Science Advisers Reflect on Challenges of Providing COVID-19 Advice to UK Government

Science Advisers Reflect on Challenges of Providing COVID-19 Advice to UK Government

Public inquiry reveals the difficulties faced by scientists in communicating research-based advice to politicians and civil servants during the pandemic.

As the ongoing public inquiry into the UK government’s response to the COVID-19 pandemic delves deeper into the decision-making process, key science advisers have shed light on the challenges they faced in providing advice to politicians and civil servants. The inquiry, which aims to assess the country’s preparedness, decision-making, and the impact on the healthcare system, has heard testimonies from prominent figures such as former chief scientific adviser Patrick Vallance, current chief scientific adviser Angela Mclean, chief medical officer Chris Whitty, and deputy CMO Jonathan Van Tam. Their accounts reveal the difficulties in bridging the gap between scientific knowledge and political understanding.

Bridging the Gap: Science vs. Politics

During his testimony, Patrick Vallance revealed that then-prime minister Boris Johnson struggled to comprehend the data presented in graphs during the pandemic. Vallance emphasized that this challenge was not unique to the UK government and recounted a conversation with European science advisers who also faced difficulties explaining exponential curves to ministers. The lack of scientific literacy among politicians and civil servants highlights the need for scientists to provide advice based on sound scientific evidence and to effectively communicate complex concepts in a fast-moving crisis such as a pandemic.

The Role of Scientists in Decision-Making

The testimony of Patrick Vallance has sparked discussions about the need to involve scientists more directly in the decision-making process. Vallance has advocated for the appointment of scientists as ministers, enabling them to participate in decisions and be held accountable for them. This approach would not only ensure that scientific expertise is embedded within the decision-making structure but also foster a deeper understanding of science among policymakers. Geoff Mulgan, a public policy researcher, supports this idea, emphasizing that scientists should be more than external advisers and play an active role in shaping policy.

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Transparency and Accountability

The issue of transparency regarding the publication of minutes from scientific-advisory meetings has also been highlighted during the inquiry. The UK’s scientific advisory group for emergencies (SAGE) began publishing its minutes midway through the pandemic. However, Patrick Vallance expressed concerns that this led to reluctance among civil servants and politicians to participate or speak openly in SAGE meetings, fearing that their remarks would be made public. While Vallance acknowledged the importance of transparency, he cautioned against excessive redaction or secrecy.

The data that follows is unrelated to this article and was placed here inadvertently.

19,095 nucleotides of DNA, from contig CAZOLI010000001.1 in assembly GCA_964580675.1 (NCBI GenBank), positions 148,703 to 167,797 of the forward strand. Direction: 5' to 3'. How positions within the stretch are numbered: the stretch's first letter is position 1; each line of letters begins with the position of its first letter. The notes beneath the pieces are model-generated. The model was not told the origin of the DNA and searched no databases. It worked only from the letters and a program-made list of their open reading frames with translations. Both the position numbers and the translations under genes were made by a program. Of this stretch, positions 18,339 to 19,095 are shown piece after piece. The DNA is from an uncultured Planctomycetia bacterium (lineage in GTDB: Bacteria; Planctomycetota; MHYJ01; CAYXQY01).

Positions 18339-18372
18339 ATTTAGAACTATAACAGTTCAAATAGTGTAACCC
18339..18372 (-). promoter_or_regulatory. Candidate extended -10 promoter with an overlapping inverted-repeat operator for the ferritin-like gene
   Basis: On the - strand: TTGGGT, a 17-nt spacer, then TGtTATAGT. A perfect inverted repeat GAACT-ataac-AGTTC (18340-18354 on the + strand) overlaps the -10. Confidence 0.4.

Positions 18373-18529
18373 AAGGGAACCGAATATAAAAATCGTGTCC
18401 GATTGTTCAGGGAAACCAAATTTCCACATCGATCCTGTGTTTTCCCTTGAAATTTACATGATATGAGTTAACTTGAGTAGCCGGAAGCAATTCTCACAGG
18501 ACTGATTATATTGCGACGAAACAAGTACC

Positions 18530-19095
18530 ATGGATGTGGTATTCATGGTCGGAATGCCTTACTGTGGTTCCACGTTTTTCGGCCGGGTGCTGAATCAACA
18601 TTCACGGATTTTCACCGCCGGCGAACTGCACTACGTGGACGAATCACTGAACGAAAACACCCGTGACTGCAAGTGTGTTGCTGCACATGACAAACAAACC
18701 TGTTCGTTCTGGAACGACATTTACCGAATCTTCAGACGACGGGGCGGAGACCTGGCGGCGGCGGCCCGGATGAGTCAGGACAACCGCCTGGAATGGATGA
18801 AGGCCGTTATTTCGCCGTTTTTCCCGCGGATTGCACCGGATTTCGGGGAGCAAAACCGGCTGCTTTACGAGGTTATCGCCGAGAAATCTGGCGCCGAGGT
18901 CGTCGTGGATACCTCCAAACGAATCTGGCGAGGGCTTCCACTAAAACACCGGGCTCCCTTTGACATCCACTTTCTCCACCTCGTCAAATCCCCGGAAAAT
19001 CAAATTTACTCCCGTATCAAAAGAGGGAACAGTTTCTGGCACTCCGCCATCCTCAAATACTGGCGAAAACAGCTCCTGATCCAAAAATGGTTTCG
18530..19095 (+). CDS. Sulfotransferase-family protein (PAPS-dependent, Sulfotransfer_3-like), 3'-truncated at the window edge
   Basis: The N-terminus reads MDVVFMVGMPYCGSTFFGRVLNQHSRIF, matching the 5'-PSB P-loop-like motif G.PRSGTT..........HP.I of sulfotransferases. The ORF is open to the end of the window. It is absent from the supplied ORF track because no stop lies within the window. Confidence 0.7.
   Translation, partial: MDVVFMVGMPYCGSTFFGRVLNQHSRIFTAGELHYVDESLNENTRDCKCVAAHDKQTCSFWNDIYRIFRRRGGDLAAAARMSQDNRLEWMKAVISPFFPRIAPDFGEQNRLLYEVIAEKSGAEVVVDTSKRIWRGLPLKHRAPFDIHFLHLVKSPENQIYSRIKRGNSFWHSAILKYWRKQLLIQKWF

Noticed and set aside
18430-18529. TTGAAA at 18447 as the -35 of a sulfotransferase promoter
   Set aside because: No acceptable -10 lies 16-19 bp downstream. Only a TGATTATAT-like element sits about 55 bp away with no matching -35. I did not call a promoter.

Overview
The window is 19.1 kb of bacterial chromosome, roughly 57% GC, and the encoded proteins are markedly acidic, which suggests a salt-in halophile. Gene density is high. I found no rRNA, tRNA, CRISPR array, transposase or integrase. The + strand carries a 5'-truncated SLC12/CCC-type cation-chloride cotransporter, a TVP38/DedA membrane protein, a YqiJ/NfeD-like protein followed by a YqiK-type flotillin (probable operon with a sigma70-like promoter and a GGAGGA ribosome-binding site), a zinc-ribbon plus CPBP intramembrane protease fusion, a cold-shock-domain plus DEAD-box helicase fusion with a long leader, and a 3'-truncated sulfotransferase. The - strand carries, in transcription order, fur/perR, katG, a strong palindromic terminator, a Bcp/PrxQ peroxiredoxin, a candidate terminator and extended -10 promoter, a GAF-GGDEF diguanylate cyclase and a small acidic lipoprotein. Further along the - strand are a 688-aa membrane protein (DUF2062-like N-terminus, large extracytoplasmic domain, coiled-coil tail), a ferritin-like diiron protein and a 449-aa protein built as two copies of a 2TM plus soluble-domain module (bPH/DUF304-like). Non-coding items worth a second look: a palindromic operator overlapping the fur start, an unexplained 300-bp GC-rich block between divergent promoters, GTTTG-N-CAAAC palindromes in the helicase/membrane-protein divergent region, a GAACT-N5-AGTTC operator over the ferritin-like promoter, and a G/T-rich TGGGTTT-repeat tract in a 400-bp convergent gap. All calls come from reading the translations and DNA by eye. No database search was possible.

On the other hand, Kit Yates, a mathematician at the University of Bath who was part of Independent SAGE, a separate advisory group, argues that transparency is crucial in science. He believes that if the public is expected to adhere to restrictions based on scientific advice, scientists have a responsibility to explain the underlying science and modeling behind those decisions. Increased transparency not only ensures accountability but also allows outsiders to scrutinize the minutes of scientific committees, verify assertions, and assess the results for themselves.


The ongoing public inquiry into the UK government’s response to the COVID-19 pandemic has shed light on the challenges faced by science advisers in providing research-based advice to politicians and civil servants. The lack of scientific literacy among policymakers and the difficulty in effectively communicating complex scientific concepts have been key themes in the testimonies. The inquiry has also highlighted the need for greater involvement of scientists in decision-making, with calls for scientists to be appointed as ministers to ensure accountability and a deeper integration of scientific expertise. Furthermore, the issue of transparency in scientific advisory meetings has been debated, with arguments in favor of increased transparency for the sake of accountability and public understanding. As the inquiry continues, it is hoped that the lessons learned will inform future decision-making processes and strengthen the relationship between science and policy.

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